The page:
Moms Serve Up Solid Food Too Soon, Study Finds

Some babies are fed solids sooner than recommended, experts say.

March 25, 2013, 12:45 PM

March 25, 2013— -- Many mothers in the U.S. start infants on solid foods -- including peanut butter, meat, and french fries -- earlier than experts recommend, and half of them do so with their doctor's support, according to new research from the U.S. Centers for Disease Control and Prevention.

The study found that 40.4 percent of U.S. mothers interviewed from 2005 to 2007 said they introduced solid foods to infants before they were 4 months old -- that represents an increase of about 29 percent from earlier studies, the researchers reported today in the journal Pediatrics.

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More than half of the mothers (55 percent) cited a doctor's advice as one of the reasons for introducing solids before 4 months.

"With multiple sources of information on infant feeding and care from healthcare providers, family, friends, and media, specific information on the timing of solid food introduction may be conflicting and not necessarily sensitive to the needs of mothers," the authors said.

Among mothers who introduced solid foods earlier than 4 months, the mean age of the children at introduction was 11.8 weeks, and 9.1 percent of early introducers gave solids to infants younger than 4 weeks, they added.

The authors noted that if they factored in the American Academy of Pediatrics' (AAP) 2012 feeding recommendation to avoid giving solid foods until 6 months, 92.9 percent of their analytic sample would have been "early introducers."

Solid foods included dairy {other than milk) such as yogurt, soy foods (other than soy milk) such as tofu, infant cereals and starches, fruits and vegetables, french fries, meat and chicken, fish, peanut butter or nuts and sweets.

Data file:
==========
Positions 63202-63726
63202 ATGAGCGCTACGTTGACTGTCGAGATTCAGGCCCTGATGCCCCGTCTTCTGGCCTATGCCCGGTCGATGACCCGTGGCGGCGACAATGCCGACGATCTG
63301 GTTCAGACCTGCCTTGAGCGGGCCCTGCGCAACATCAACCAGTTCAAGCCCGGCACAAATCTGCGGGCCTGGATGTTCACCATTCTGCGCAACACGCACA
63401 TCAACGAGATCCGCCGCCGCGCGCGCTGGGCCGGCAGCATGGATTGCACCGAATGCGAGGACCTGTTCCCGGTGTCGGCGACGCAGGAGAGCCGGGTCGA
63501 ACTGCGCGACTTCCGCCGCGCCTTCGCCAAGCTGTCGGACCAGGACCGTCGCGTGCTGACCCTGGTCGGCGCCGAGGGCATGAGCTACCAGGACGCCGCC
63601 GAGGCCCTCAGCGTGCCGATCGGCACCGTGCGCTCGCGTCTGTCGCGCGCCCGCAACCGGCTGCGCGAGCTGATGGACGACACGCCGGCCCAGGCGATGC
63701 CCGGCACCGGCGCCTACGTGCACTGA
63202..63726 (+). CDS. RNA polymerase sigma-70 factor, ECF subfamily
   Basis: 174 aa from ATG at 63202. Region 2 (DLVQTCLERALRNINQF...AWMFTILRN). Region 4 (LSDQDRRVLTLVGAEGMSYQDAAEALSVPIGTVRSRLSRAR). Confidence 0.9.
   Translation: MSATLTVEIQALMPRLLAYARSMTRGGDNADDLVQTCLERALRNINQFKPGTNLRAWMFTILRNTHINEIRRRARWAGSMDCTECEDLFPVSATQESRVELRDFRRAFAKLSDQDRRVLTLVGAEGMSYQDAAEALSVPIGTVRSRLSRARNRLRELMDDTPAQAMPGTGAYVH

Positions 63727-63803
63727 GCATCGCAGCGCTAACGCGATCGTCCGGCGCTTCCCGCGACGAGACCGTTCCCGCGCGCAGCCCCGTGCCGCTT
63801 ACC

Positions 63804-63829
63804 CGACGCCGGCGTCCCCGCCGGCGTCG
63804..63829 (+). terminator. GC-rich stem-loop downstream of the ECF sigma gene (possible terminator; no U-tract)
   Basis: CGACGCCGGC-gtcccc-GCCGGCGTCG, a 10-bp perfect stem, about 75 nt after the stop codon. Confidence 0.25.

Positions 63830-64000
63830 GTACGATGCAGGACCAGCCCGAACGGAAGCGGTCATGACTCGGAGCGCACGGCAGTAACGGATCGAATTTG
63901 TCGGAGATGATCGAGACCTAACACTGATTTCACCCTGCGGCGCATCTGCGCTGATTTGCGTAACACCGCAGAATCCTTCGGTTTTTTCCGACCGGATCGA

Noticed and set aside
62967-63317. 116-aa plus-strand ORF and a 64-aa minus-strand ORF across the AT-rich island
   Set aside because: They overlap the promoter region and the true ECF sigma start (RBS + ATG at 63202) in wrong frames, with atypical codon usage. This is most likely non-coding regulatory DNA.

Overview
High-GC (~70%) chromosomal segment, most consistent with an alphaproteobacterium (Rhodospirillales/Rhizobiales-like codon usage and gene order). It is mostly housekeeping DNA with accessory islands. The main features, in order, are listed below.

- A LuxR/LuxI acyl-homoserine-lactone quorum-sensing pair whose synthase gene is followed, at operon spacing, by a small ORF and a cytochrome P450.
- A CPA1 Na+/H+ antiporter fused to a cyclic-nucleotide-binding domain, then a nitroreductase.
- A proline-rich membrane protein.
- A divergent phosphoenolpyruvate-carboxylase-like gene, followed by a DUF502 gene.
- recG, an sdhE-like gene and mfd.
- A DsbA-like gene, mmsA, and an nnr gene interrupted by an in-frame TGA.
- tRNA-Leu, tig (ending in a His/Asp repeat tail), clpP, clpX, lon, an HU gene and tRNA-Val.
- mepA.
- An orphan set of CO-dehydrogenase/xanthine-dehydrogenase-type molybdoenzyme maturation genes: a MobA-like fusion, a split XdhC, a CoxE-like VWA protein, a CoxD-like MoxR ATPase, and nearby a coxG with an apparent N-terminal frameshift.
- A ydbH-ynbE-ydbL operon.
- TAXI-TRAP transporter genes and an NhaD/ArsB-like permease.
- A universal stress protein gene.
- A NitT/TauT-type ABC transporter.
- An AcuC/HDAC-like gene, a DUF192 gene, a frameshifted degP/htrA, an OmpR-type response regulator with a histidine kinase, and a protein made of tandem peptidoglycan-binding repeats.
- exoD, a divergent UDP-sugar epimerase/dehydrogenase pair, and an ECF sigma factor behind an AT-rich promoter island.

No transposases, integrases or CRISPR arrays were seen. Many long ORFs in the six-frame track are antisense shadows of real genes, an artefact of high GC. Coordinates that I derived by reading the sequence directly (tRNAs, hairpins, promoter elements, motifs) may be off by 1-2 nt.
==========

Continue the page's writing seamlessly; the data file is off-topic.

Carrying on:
Introducing solids early may increase the risk of some chronic diseases, the authors noted, including diabetes, obesity, eczema, and celiac disease.

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The study used monthly 7-day food-frequency questionnaires throughout infancy to pinpoint infant age when solid food was introduced, and to classify whether the child was breastfed only, given only formula, or both at the time of solid-food incorporation.

Besides doctor's advice, other reasons cited for starting solid foods before 4 months included:

Among early introducers, 52.7 percent exclusively formula-fed their infants; 50.2 percent mixed formula with breastfeeding, and 24.3 percent only breastfed.

Younger, unmarried, less educated, and Women Infants and Children (WIC) recipients were more likely to introduce solids, the authors said. Women who had delivered more than one child comprised 70.9 percent of early introducers. Only 29.1 percent of early introducers were first-time mothers.

The AAP recommends babies be exclusively breastfed for their first 6 months and that breastfeeding be maintained throughout the first year.

Solids Too Soon: Doctors to Blame?

Healthcare providers might be as equally confused about infant feeding guidelines as mothers, the authors wrote, saying some clinicians "may rely on their own infant feeding experience rather than evidence-based guidelines when counseling women."

The authors cited 40 percent of U.S. obstetricians from an earlier study who rated their infant-feeding training as "inadequate." Pediatricians and pediatric residents also have reported similar sentiments.

"Given the dearth of evidence for reason for solid food introduction by milk feeding type, it is not well understood why mothers of formula-fed infants were more likely than mothers of breastfed infants to cite a healthcare professional's advice as a reason for introducing solid foods earlier than recommended by the AAP," the authors said.

How mothers perceive their doctor's advice may indicate differences in clinician training, opinion, or counseling strategy, specific to formula-fed infants, the study said.

"It is possible that clinicians recommend earlier solid food introduction for formula-fed infants simply because they think that the solid food recommendation is specifically for breastfed infants, because much of the attention on infant feeding is focused on the goal of exclusive breastfeeding," the authors wrote.

New mothers self-reported their feeding preference when they discharged from the hospital.

The authors said theirs was the largest prospective study on U.S. babies and their feeding habits, but the study had limitations, most notably that the sample was not nationally representative, skewing to predominantly mothers who were white, middle income, and English speakers.

They noted that mothers in lower socioeconomic households were more likely to introduce solids earlier, the authors wrote. For 72 percent of Latina mothers in New York City receiving WIC benefits, baby crying was associated with a sign of hunger.

"It is reasonable to think that our sample may underestimate the prevalence of early solid food introduction," they said.